Each team’s batting takes about as long, and has as many things happen, as a complete baseball game. This is about average. There can be low-scoring games that are over in 2 or 3 hours.

On the other hand, if both teams score 200 to 300 runs each, these very high-scoring games last seven hours… or more. It all depends on the day, the teams, the mood and the playing conditions.

More information

The top cricket web site is CricInfo –

Cricket Canada can be found at

Cricket NL:

Newfoundland cricket history

The St. John’s Cricket club was established in the 1820s, one of the first cricket clubs in North America. Cricket was played commonly in the Newfoundland summers, with centres of activity in St. John’s, Harbour Grace, Twillingate, and of course Trinity. The heyday of the game was from roughly 1880 to 1910, when there was an active league in St. John’s and games attracted thousands of spectators. There was also an active interschool tournament. Newfoundland’s greatest ever cricketer John Shannon Munn represented Oxford University and had success against the best players in England. The game however was in decline before the first World War, and afterwards became a rarity, still played by the schools into the 1930s, but mostly replaced by soccer and baseball. There were intermittent attempts to revive the game but all faltered until Cricket Newfoundland and Labrador was founded in 2010. With a membership of around 100, there are active winter and summer leagues, and the province has had significant success in interprovincial competition, finishing as high as 2nd in eastern Canada.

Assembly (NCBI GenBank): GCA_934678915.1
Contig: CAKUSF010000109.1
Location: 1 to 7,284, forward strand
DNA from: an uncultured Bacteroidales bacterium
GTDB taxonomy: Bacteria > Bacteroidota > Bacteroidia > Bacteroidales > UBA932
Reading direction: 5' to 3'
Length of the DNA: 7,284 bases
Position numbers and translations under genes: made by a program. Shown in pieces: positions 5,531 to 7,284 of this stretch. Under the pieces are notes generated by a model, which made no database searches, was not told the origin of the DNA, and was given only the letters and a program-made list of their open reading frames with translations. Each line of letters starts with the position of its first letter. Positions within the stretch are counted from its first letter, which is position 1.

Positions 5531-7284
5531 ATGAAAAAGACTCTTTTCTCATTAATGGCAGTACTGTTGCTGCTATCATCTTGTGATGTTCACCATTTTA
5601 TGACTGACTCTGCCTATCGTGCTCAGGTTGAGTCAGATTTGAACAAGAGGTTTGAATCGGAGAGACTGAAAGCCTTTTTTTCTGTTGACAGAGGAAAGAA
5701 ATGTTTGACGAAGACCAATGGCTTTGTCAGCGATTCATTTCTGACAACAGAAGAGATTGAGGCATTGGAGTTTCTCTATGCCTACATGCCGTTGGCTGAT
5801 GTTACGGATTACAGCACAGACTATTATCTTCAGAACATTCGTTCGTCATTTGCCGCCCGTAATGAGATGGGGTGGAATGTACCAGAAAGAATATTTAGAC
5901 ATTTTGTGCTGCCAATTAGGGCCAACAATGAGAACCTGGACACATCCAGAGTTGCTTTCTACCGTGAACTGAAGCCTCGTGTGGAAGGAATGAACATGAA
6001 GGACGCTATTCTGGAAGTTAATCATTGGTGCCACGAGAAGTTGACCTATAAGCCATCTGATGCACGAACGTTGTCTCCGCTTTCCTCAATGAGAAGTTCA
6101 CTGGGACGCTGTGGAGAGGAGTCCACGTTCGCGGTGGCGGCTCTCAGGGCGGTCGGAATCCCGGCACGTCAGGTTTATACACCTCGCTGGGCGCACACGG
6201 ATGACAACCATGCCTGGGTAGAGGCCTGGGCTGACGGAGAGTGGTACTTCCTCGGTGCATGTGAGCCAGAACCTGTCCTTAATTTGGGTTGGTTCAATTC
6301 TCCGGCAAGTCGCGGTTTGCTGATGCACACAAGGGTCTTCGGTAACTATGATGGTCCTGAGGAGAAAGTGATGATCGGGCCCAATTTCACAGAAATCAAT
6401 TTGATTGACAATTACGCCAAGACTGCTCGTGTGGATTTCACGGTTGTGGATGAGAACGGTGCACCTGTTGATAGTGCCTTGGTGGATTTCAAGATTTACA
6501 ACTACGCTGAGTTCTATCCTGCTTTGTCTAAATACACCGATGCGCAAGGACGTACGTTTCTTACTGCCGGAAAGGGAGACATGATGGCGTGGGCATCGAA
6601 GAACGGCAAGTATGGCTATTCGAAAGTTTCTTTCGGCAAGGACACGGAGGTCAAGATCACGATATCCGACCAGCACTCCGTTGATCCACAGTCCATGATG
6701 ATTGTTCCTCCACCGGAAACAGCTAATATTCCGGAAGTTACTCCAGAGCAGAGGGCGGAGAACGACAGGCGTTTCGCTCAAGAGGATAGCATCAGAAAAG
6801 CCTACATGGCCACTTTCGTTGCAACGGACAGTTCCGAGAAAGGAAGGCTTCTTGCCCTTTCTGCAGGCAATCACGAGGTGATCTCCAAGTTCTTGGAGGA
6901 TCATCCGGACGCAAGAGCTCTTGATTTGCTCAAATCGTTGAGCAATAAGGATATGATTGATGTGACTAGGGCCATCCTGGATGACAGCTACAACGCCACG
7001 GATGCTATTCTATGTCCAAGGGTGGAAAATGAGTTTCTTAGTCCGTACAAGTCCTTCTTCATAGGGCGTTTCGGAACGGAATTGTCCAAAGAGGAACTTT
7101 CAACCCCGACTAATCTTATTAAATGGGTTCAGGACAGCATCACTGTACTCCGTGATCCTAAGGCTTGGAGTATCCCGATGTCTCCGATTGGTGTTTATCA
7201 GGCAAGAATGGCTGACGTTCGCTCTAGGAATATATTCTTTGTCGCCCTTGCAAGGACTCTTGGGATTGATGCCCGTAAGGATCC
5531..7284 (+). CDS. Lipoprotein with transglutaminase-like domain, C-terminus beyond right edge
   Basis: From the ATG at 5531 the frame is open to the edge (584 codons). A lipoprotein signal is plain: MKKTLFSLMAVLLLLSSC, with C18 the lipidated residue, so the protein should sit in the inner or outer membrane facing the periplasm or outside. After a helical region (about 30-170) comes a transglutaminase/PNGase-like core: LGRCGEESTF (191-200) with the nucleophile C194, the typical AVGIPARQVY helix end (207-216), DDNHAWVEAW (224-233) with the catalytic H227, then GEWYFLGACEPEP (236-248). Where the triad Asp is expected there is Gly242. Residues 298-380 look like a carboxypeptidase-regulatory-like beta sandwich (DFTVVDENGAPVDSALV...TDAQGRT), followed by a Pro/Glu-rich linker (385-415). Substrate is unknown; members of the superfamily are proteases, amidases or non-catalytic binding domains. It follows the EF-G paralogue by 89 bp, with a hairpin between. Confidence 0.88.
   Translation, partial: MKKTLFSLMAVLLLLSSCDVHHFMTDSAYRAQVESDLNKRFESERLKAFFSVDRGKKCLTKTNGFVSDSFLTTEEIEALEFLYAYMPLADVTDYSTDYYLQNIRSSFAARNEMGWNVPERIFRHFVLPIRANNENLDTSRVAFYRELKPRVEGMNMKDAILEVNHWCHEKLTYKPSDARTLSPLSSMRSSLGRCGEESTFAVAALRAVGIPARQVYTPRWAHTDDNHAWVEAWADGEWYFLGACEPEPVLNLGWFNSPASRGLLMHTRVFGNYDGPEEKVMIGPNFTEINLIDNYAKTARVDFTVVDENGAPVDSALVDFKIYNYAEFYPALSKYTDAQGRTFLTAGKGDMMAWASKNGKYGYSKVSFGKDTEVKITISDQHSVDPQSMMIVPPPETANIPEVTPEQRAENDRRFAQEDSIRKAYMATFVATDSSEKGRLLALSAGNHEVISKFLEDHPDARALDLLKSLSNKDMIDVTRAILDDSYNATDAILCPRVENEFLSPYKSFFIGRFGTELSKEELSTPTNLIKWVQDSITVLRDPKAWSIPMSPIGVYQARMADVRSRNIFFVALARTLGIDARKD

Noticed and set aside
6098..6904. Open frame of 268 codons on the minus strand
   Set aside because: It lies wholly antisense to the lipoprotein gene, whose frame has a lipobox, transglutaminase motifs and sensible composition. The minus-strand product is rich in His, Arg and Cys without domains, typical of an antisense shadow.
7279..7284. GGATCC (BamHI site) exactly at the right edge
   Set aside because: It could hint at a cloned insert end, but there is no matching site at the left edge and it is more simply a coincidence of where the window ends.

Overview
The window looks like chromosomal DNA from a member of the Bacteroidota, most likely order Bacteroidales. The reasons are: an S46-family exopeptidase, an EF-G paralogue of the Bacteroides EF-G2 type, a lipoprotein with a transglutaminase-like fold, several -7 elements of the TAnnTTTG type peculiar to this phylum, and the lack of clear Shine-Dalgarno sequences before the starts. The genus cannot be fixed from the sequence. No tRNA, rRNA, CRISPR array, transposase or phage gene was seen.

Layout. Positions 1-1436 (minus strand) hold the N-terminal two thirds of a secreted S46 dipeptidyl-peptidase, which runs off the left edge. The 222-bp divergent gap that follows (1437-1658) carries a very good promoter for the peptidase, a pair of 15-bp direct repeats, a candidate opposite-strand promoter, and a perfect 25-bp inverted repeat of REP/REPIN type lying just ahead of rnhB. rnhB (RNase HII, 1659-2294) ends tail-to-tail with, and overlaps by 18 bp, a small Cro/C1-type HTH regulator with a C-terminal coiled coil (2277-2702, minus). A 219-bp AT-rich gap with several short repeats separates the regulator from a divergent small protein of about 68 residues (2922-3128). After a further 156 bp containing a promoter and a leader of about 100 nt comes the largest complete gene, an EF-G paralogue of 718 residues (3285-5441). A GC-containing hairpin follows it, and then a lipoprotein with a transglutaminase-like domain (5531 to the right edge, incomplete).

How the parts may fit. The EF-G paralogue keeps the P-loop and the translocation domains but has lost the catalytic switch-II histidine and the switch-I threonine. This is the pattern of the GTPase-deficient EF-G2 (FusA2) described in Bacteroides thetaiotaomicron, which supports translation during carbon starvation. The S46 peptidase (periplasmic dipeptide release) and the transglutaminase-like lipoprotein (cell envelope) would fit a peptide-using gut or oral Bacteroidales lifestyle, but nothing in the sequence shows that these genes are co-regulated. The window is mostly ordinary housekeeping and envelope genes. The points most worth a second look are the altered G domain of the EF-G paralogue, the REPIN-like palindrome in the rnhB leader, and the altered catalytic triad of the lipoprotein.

Cricket in Newfoundland was been featured in the successful film “The Grand Seduction” filmed in the Trinity area.

Cricket Newfoundland and Labrador